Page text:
He was an aristocrat-with an awareness of all that was wrong with the stratified society of his day. He was a man with serious convictions- who understood the importance of a sense of humor. He was a religious man-who wondered about the spiritual and intellectual chaos created by professional men of religion. He is a man of permanent importance to our world." (Monarch Notes, 1963)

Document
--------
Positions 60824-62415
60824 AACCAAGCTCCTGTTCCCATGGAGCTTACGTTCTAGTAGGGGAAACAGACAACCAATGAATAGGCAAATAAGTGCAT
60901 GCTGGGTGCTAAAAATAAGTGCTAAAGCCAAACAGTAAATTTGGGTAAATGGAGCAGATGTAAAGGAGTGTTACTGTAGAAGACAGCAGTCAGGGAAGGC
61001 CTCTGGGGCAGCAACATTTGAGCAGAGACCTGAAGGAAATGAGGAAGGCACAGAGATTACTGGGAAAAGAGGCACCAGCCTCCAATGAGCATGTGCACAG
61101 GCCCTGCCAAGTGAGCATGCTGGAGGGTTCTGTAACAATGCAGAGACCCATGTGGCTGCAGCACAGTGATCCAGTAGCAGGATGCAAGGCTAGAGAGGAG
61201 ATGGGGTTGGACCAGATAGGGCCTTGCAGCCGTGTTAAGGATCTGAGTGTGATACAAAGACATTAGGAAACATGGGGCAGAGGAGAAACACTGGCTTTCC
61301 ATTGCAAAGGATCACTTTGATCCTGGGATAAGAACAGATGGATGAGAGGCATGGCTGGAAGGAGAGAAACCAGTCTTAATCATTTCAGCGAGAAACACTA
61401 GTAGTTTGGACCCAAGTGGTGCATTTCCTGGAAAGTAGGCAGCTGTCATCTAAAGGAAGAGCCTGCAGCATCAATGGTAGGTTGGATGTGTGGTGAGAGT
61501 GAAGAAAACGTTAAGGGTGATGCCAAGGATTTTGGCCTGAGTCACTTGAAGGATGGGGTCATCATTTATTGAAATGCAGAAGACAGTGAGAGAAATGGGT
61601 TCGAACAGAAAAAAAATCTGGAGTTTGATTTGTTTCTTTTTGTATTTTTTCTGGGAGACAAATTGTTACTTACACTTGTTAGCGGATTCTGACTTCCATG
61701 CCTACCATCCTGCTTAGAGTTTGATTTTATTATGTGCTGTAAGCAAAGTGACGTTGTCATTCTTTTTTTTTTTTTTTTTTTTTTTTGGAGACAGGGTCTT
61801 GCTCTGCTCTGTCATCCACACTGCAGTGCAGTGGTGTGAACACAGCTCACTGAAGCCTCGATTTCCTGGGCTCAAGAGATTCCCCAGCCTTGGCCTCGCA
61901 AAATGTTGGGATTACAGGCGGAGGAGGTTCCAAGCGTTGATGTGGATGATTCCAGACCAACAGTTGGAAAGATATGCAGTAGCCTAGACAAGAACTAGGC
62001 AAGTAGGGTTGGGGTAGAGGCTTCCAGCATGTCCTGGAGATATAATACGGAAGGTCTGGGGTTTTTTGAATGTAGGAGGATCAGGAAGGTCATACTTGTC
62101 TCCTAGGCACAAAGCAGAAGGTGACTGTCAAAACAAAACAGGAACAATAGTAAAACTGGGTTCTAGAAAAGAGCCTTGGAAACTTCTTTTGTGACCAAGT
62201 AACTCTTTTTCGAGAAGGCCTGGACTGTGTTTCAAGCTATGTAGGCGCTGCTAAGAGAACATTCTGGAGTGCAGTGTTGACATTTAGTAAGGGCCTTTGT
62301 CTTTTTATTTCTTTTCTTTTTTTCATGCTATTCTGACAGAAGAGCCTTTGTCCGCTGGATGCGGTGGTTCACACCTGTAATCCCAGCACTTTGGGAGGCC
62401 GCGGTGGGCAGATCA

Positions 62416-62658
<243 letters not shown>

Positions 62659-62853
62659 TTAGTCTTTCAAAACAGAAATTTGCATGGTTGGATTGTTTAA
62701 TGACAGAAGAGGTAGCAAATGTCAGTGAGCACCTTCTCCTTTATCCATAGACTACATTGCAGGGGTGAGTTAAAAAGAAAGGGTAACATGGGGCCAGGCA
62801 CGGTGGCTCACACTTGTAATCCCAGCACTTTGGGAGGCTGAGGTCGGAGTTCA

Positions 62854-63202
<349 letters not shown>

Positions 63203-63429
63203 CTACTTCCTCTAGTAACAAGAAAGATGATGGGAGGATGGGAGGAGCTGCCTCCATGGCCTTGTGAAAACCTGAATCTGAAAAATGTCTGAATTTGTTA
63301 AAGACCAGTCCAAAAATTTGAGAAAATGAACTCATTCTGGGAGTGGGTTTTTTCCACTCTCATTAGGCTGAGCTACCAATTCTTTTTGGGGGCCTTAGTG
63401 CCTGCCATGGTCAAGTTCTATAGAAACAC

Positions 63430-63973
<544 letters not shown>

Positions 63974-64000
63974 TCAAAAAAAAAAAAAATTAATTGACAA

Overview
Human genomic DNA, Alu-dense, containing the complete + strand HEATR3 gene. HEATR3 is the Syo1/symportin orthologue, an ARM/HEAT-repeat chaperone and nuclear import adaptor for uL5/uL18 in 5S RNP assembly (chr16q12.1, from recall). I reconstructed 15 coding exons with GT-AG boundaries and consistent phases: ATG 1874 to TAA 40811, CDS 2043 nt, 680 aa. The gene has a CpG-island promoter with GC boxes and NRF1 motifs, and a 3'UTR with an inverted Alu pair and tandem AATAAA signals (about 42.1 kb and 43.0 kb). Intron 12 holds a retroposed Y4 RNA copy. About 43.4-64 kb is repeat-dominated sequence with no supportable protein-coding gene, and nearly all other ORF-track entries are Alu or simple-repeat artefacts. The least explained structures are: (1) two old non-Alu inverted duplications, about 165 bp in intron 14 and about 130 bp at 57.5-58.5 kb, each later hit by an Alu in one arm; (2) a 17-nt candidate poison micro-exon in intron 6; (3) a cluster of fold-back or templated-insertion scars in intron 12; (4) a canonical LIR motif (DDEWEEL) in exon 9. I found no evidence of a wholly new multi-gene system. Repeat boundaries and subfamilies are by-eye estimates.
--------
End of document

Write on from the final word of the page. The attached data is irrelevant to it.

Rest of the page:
References

Simon Varey, Henry Fielding, Cambridge: Cambridge University Press, 1986

Maurice Johnson, Fielding's Art of Fiction Philadelphia: University of Pennsylvania Press, 1961

Hamilton Macallister, Fielding London: Evans Brothers LTD, 1967

Works of Henry Fielding: Fielding's Life., Monarch Notes, 01-01-1963.

Dr Beth Swan, Joseph Andrews Lecture II Joseph as hero and the novel's socio-legal critique, http://www.chester.ac.uk/english/resources/jalecture2.pdf

Bernard Mandeville, Remarks added to The Fable of the Bees (1714) in 1723,… [END OF PREVIEW]